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- Subject: Re: Lua 5.1(work4) collection query
- From: Chris Chapman <canis.lupus@...>
- Date: Fri, 28 Jan 2005 09:17:42 +0000
In my particular situation, new objects tends to come in big clumps,
as well as collectable objects. I mark a whole huge table as
collectable, but have quite a long time (in the order of minutes)
before I'll need that memory for the next wave of new objects. So a
long slow collection is fine, as long as eventually the memory gets
collected some time before the deadline. I can see exactly how fast
the collection is going, because I know there are no new objects being
What I did do was modify the GCSTEPMUL define down from 8 to 2 to slow
the collection and improve performance (lots of little collects rather
than fewer big collects) - I think it would be nice if those
parameters #defined at the top of lgc.c were exposed to the external
lua_gc interface so they could be tweaked on the fly. I'm not sure of
the exact implications of all of them, but more tunability seems like
a good thing in this situation.
On Fri, 28 Jan 2005 09:49:42 +0200, Asko Kauppi <email@example.com> wrote:
> Does this all mean that 5.1 will/is not so well equipped for scarce
> memory situations (embedded devices)?
> 28.1.2005 kello 04:15, skaller kirjoitti:
> On Fri, 2005-01-28 at 05:32, Chris Chapman wrote:
> >> Just a quick query to satisfy my curiosity about the new incremental
> >> garbage collector: if I have a state with a significant amount of
> >> collectable objects, does incrementally collecting with lua_gc("step")
> >> guarantee that it will definitely be collected at some point?
> >> The reason I ask is that the behaviour I'm seeing from the lua VM is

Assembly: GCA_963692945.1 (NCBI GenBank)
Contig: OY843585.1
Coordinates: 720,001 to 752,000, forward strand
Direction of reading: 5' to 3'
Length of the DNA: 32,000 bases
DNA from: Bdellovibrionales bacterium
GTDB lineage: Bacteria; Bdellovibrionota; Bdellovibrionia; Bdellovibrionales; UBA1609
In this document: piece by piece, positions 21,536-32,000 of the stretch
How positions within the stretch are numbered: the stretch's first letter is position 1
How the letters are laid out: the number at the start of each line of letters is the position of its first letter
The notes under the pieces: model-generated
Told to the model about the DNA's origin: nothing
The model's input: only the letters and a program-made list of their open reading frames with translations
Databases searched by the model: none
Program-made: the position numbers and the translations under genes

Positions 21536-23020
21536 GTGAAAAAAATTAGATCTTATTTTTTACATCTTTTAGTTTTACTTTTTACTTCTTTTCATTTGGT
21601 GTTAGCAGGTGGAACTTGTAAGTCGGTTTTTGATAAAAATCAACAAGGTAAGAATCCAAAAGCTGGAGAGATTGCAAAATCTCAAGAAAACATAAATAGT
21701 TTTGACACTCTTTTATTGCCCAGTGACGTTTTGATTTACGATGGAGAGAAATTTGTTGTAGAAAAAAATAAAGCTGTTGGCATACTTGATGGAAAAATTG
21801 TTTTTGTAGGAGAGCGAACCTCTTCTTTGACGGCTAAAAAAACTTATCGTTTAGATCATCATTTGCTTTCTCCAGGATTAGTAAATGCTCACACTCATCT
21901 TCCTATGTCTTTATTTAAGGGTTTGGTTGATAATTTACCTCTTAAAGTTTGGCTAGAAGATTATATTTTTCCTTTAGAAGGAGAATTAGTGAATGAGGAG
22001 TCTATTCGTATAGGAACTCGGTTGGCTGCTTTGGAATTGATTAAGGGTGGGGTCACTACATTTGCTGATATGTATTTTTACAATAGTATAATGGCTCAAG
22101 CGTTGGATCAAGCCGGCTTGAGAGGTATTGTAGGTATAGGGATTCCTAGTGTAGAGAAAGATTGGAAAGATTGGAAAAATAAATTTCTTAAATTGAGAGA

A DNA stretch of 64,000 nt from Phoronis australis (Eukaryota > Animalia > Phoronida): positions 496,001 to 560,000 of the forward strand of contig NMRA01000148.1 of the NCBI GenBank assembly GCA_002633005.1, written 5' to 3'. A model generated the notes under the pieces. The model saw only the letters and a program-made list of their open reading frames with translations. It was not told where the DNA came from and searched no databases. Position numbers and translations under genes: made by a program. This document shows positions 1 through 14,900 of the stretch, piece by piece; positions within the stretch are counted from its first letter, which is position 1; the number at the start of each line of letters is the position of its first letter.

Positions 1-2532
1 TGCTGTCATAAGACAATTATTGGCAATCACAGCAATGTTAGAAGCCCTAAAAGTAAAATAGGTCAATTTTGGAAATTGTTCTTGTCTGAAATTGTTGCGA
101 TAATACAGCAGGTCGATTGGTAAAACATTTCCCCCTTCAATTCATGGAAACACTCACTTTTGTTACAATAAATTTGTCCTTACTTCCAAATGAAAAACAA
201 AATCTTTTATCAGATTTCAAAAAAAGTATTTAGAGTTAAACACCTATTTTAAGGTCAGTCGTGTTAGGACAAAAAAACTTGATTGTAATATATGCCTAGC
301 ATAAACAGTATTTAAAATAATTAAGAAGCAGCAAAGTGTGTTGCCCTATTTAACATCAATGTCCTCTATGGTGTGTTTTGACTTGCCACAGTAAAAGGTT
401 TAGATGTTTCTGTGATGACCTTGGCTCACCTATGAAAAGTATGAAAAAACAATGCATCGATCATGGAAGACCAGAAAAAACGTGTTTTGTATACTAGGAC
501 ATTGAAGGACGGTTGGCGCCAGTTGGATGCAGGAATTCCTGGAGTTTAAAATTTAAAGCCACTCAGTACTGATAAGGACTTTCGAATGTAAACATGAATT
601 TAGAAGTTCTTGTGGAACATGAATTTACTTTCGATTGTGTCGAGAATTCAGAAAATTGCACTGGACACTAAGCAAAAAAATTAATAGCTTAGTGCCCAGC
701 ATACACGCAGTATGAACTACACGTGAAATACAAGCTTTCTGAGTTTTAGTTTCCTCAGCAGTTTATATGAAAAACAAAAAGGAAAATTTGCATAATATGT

> >> that the GCthreshold remains constant at some high value, even though
> >> the garbage collector has been through several sweeps. If I call
> >> lua_gc and make it do a full (non-incremental) collect, it manages to
> >> clear up all of the collectable data. If I don't do a full collect,
> >> the data is never collected. No combination of parameters to SETPACE,
> >> SETINCMODE or STEP seems to make a difference.
> >> I would guess that I'm just misusing the system, but all I'm doing is
> >> starting the incremental collection at load time (GCRESTART), then
> >> constantly calling SETPACE, SETINCMODE and then STEP (in that order)
> >> once every tick.
> >> Any pointers to my obvious mistake?
> > You probably didn't make one. Tuning an incremental
> > gc is a difficult feedback problem. It is unlikely --
> > and unnecessary --- that it guarrantee to eventually
> > collect garbage.
> > What one would like to guarrantee is that the amount
> > of garbage will converge to some reasonable number
> > when the program is in an equilibrium state, and
> > that there will be some reasonable kind of upper bound on
> > total garbage (at all times).
> > There has been discussion on this recently.
> > It seems the collector feedback 'circuits', and not
> > just the control parameter values, still need to be fiddled
> > with to achieve reasonable performance -- something which
> > is quite hard to define in the first place.
> > Roughly speaking, the collector needs to collect >= garbage
> > generated over a period of time, which means when you start
> > spawning a lot of memory, it needs to ramp up automatically.
> > However it also needs to know how much garbage exists and
> > how much it collects to be self tuning -- and the first
> > piece of information cannot be available except after
> > a full collection.
> > To put this another way, you have a source generating
> > both signal and noise and want to filter out the noise,
> > but unfortunately .. you don't know what the signal
> > looks like .. until after the noise is removed.. :)
> > This can work using prediction based on prior performance,
> > but it isn't easy to get right, particularly since computer
> > programs don't obey any simple physical laws :)
> > --
> > John Skaller, mailto:firstname.lastname@example.org
> > voice: 061-2-9660-0850,
> > snail: PO BOX 401 Glebe NSW 2037 Australia
> > Checkout the Felix programming language http://felix.sf.net